## Tuesday, 22 January 2013

It started with a Twitter post by Mario Livio, who is head of public outreach at the Space Telescope Science Institute (the folks who operate the Hubble Telescope) but most of us know him better as a writer of popular math and science. I especially liked his book on the so-called Golden Ratio.

Mario's tweet was, "For buffs:118=14+50+54=18+30+70=15+40+63=21+25+72 and product of each triple is 37,800."

I got to wondering what was the smallest number that would have more than one partition into three parts so that the product of the three was the same. Turns out after some pencil scribbles, that 13 appears to be the smallest: 13= 1+6+6 = 2+2+9 and both have a product of 36.
Fourteen had two pairs. One with a product of 40 and the other with a product of 72 (I leave the actual values to the interested reader to find.)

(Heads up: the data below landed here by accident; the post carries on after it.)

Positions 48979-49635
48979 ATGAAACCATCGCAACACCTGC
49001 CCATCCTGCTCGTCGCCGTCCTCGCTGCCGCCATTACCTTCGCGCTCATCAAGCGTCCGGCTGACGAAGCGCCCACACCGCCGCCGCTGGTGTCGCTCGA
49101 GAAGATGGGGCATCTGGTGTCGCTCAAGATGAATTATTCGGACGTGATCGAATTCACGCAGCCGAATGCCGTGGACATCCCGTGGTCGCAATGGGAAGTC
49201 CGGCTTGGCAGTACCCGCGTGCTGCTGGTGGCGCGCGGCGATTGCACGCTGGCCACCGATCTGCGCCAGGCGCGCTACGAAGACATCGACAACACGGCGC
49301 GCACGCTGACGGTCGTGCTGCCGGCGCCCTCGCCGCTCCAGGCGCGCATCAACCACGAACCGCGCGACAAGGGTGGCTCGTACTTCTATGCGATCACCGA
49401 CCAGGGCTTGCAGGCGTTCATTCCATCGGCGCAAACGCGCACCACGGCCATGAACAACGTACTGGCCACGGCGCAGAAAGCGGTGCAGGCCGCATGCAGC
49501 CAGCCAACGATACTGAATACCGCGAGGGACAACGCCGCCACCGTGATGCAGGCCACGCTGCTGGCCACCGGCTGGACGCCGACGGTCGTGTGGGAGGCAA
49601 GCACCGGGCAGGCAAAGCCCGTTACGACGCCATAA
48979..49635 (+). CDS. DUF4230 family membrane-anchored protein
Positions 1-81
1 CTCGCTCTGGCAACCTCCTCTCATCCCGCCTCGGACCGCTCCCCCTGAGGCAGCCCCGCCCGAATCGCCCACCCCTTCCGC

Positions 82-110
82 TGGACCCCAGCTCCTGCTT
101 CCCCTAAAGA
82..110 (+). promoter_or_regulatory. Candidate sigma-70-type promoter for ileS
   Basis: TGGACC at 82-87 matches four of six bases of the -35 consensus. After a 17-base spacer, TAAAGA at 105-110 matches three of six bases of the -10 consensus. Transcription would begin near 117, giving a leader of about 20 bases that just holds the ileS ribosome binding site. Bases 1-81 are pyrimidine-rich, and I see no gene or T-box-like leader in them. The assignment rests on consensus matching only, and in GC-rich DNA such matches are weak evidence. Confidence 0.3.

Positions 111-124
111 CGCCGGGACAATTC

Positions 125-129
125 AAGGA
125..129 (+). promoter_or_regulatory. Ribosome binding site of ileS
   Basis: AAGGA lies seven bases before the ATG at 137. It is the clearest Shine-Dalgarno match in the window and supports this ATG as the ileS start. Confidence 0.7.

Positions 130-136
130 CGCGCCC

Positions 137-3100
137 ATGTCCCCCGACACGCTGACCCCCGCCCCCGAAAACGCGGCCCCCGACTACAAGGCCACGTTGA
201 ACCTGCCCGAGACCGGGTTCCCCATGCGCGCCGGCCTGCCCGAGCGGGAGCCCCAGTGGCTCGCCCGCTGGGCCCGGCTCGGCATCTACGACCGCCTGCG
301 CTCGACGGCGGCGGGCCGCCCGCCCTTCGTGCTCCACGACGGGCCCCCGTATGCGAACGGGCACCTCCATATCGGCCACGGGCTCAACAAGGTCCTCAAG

Twenty-one seemed to be the smallest with three different pairs. Twenty-two and twenty three were interesting because they had the same product: 5+8+9 = 22, 4+9+10 = 23, but both have a product of 360. Twenty-five also produced a pair with a product of 360.

By thirty-nine I found what I believe is the smallest value with a three different partitions with the same product: 6 + 8 + 25 = 5 + 10+ 24 = 4 + 15 + 20; all three with a product 10 1200.